Ability of the heparan sulfate proteoglycan syndecan-1 to participate in bacterial translocation across the intestinal epithelial barrier

Michelle J. Henry-Stanley, Donavon J. Hess, Stanley L. Erlandsen, Carol L. Wells

Research output: Contribution to journalArticlepeer-review

48 Scopus citations


Although hundreds of microbial species reside in the human intestinal tract, comparatively few (e.g., Escherichia coli and other enterobacteria, Enterococcus faecalis, etc.) are typically associated with systemic infection in postsurgical, shock, and trauma patients. Syndecan-1 is the predominant cell surface heparan sulfate proteoglycan expressed on epithelia, and there is substantial evidence that heparan sulfate participates in interactions of a variety of frankly pathogenic microbes with mammalian cells. To investigate the role of syndecan-1 in interactions of enteric flora with intestinal epithelium, bacteria that might use the enterocyte as a portal of entry for systemic infection (including E. faecalis, E. coli, and other enterobacteria, and several species of staphylococci and streptococci) were studied for their abilities to interact with syndecan-1. Streptococcus bovis, S. agalactiae, S. pyogenes, Staphylococcus aureus, and S. epidermidis showed increased adherence to ARH-77 cells transfected to express syndecan-1. Heparin, a heparan sulfate analog, inhibited internalization of S. bovis, S. agalactiae, S. pyogenes, and S. aureus by HT-29 enterocytes (prominent syndecan-1 expression), but not Caco-2 enterocytes (relatively low syndecan-1 expression). Data from experiments with Chinese hamster ovary cells with altered glycosaminoglycan expression indicated that heparan sulfate and chondroitin sulfate (glycosaminoglycans on the syndecan-1 ectodomain) participated in bacterial interactions with mammalian cells. Thus, although E. faecalis, E. coli, and other gram-negative enterobacteria did not appear to interact with syndecan-1, this heparan sulfate proteoglycan may mediate enterocyte interactions with some staphylococci and streptococci that are known to cause systemic infections in specific populations of high-risk, immunosuppressed, postsurgical, and trauma patients.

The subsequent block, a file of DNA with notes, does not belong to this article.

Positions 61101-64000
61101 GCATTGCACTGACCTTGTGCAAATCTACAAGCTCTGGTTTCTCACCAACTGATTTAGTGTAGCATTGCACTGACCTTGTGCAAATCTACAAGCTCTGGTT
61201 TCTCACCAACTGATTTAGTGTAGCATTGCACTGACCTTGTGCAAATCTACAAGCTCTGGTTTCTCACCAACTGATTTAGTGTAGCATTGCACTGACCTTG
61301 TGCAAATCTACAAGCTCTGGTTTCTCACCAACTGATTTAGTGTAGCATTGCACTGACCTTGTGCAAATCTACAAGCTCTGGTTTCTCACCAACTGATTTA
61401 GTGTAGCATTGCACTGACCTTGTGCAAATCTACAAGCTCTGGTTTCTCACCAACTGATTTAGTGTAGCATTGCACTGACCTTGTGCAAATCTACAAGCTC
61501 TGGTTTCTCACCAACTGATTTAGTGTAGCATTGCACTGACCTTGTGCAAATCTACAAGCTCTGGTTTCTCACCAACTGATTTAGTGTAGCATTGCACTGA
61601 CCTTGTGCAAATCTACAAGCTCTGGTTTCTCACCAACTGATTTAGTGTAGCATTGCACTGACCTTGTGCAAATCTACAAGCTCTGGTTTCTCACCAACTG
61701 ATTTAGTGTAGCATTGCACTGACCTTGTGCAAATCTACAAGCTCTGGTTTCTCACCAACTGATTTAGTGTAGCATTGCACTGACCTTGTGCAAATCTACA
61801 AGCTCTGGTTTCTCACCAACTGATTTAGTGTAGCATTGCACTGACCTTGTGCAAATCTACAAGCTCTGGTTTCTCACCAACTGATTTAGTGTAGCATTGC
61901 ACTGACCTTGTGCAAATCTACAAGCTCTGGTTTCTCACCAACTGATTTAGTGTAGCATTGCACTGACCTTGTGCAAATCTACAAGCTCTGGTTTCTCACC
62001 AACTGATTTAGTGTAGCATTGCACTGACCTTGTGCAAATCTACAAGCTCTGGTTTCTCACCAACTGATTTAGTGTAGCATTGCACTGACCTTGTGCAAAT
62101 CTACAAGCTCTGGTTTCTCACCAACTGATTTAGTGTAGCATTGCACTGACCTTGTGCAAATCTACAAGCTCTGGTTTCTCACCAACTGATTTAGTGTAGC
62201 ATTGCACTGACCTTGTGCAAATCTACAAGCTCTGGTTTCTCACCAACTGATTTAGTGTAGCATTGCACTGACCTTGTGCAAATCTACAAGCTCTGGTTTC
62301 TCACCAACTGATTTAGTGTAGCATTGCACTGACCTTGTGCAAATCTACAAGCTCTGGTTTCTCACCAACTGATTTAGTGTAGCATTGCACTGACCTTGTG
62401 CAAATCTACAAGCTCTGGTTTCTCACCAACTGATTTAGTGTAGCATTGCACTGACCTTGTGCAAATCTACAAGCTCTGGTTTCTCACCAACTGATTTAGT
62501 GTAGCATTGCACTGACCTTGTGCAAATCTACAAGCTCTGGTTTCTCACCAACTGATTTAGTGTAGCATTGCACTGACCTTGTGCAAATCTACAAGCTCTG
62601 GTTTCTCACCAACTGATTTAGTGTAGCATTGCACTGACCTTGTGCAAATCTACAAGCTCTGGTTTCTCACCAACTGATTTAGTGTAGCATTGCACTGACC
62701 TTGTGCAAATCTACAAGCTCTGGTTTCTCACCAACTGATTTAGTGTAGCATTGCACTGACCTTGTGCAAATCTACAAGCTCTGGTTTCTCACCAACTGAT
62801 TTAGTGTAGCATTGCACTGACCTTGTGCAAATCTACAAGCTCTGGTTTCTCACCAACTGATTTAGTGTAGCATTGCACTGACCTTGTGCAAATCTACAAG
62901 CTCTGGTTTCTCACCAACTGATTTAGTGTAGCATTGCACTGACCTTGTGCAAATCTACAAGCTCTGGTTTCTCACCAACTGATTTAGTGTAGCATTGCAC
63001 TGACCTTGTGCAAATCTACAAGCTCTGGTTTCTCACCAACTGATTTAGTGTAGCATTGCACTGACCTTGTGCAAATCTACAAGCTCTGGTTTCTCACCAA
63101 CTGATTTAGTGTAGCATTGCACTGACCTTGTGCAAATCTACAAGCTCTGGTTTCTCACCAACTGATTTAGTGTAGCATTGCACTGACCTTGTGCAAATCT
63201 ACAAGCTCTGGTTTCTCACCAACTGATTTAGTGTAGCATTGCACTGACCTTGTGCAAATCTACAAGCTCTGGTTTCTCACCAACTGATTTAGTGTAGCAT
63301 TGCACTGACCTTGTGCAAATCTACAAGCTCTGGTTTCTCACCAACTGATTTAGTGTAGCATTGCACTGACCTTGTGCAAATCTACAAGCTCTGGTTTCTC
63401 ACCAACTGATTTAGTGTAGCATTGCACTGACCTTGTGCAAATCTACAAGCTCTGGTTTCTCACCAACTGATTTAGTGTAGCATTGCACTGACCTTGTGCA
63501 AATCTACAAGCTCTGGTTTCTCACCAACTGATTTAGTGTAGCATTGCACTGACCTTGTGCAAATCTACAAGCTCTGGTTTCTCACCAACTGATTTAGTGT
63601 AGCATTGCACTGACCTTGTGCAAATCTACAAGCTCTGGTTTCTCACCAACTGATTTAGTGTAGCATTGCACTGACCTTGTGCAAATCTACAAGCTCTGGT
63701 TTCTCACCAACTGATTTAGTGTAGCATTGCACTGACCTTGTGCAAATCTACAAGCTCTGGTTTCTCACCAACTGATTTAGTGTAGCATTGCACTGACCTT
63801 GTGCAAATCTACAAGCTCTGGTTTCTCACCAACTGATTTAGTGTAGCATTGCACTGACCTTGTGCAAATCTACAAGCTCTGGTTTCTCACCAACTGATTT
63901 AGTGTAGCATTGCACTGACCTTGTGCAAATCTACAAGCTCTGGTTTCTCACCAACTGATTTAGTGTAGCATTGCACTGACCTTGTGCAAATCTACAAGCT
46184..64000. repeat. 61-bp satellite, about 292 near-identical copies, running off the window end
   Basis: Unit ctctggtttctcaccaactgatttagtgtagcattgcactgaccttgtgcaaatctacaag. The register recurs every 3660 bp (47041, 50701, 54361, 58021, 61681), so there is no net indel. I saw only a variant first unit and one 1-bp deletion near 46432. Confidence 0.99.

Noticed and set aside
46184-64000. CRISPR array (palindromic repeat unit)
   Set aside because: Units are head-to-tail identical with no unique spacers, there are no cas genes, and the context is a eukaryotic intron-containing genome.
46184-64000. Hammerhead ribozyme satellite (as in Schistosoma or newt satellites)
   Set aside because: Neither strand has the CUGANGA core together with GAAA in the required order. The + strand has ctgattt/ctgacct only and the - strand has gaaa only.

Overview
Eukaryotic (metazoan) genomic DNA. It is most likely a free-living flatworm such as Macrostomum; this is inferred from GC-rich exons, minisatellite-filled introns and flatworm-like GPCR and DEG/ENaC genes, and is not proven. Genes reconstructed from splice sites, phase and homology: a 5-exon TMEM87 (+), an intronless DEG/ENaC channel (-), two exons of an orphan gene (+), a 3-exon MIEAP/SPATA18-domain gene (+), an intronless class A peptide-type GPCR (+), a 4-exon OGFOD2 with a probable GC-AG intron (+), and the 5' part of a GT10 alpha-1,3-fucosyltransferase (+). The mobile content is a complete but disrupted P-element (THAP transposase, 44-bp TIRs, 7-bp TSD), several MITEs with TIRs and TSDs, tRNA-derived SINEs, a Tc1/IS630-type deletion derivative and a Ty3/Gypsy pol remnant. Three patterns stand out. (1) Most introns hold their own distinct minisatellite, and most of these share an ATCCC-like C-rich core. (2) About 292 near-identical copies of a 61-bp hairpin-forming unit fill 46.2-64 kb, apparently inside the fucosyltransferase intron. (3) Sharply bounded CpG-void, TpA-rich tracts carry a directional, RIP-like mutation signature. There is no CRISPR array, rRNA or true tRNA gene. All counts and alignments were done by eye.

Original languageEnglish (US)
Pages (from-to)571-576
Number of pages6
Issue number6
StatePublished - Jan 2006


  • Enteric bacteria
  • Enterocyte
  • Heparan sulfate
  • Staphylococci
  • Streptococci
  • Syndecan-1

PubMed: MeSH publication types

  • Journal Article


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